Bobby Jon voted out of Survivor Guatemala after making up with Jamie, whose heart he broke

Bobby Jon Drinkard’s return to Survivor has once again ended in defeat, although this time, he was actually voted out, and this time, he’ll be on the jury.

That fateful moment came when Gary thwarted the tribe’s plan to vote him out by pulling out his hidden immunity idol. But before Bobby Jon was sacrificed instead, Jamie and Bobby Jon reconciled, which was touching in all of its monosyllabic glory, and probably more homoerotic than anything Survivor has seen yet. At the very least, it’s nice to see that even those most masculine of men can talk about their feelings.

Before we get to the good stuff, some background: Earlier, Bobby Jon and Jamie got physical at a challenge, screaming and grunting at each other while slamming bumping bare chests. Last week at Tribal Council, Bobby Jon said Jamie had a fight, and Bobby Jon said that Jamie had no class. This week, they dealt with their feelings:

Jamie: “I’m not angry, my feelings are hurt. … My action might have no class, but saying no class, like calling me white trash, Bobby Jon…”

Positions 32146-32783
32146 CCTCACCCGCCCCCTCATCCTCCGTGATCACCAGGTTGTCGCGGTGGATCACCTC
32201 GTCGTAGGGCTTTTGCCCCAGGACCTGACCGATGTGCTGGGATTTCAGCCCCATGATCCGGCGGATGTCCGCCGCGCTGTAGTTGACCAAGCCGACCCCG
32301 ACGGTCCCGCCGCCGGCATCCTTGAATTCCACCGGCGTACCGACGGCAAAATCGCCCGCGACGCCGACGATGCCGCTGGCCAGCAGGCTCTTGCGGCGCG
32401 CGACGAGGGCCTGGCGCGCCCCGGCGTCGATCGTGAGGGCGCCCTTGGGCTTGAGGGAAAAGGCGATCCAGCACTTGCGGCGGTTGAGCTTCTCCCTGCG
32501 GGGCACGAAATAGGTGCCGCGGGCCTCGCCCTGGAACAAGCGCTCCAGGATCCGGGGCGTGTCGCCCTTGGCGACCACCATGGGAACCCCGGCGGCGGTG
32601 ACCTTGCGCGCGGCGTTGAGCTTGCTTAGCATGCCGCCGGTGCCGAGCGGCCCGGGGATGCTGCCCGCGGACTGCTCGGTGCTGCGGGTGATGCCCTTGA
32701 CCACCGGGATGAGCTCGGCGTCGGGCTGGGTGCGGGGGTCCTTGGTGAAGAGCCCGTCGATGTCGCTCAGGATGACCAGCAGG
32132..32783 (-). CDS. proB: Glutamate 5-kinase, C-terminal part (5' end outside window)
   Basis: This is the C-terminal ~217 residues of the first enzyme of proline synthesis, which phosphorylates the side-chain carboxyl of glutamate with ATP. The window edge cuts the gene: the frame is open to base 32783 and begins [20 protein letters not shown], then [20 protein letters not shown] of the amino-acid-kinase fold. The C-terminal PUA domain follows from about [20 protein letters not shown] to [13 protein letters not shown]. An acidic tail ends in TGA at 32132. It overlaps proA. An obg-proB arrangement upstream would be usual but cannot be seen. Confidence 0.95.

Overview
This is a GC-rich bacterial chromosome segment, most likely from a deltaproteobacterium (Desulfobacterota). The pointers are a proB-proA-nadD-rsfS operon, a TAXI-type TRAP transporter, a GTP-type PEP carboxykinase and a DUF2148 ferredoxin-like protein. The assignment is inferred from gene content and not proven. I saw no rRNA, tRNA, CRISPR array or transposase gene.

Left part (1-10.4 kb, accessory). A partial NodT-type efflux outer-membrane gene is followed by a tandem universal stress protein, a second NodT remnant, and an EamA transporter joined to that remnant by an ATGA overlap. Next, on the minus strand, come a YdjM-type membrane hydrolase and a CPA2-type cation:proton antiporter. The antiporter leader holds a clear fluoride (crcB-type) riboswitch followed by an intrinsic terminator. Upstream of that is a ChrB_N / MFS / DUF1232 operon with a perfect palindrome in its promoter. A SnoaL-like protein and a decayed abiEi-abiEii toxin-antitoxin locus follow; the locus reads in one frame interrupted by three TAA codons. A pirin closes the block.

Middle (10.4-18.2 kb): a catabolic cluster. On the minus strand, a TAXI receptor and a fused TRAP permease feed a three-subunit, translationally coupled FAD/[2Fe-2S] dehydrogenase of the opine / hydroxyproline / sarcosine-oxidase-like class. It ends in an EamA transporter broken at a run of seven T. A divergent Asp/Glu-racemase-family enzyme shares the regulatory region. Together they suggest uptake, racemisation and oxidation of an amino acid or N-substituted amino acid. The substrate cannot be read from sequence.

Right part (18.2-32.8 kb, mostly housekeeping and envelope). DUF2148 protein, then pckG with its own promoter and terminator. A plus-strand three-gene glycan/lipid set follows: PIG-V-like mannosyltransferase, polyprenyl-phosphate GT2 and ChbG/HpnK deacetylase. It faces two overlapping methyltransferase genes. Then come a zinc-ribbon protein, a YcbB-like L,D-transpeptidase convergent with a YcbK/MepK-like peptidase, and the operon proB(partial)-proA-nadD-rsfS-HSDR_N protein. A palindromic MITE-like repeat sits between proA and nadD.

Bobby Jon: “That was just because that’s how I felt at that moment. Today, tomorrow, the sun comes up.”

Jamie: “It broke my heart. It did.”

Bobby Jon: “I’m sorry, I don’t mean to break anybody’s heart.”

Then they shook hands. After this touching moment, the tribe went to a reward challenge, where Jamie placed fourth but gave up his reward to repent. This led Jeff Probst to ask him about switching positions.

Jamie: “If it’s all the same to you, Jeff, since I had such bad actions yesterday, I’d like to take the last place meal, and all of them other people move up.”

Probst: “You want to swap your position?”

Jamie: “Yes, sir.”

Jamie: “We’re one tribe now, and I’m sorry I didn’t see that sooner.”

Of course, text does this little justice; thankfully, CBS has provided video at Just go to Survivor, episode 9, and enjoy Bobby Jon and Jamie’s last days together. video [CBS]

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about the writer

Andy Dehnart is a journalist who has covered reality television for more than 15 years and created reality blurred in 2000. A member of the Television Critics Association, his writing and criticism about television, culture, and media has appeared on NPR and in Playboy, Buzzfeed, and many other publications. Andy, 36, also directs the journalism program at Stetson University in Florida, where he teaches creative nonfiction and journalism. He has an M.F.A. in nonfiction writing and literature from Bennington College. More about reality blurred and Andy.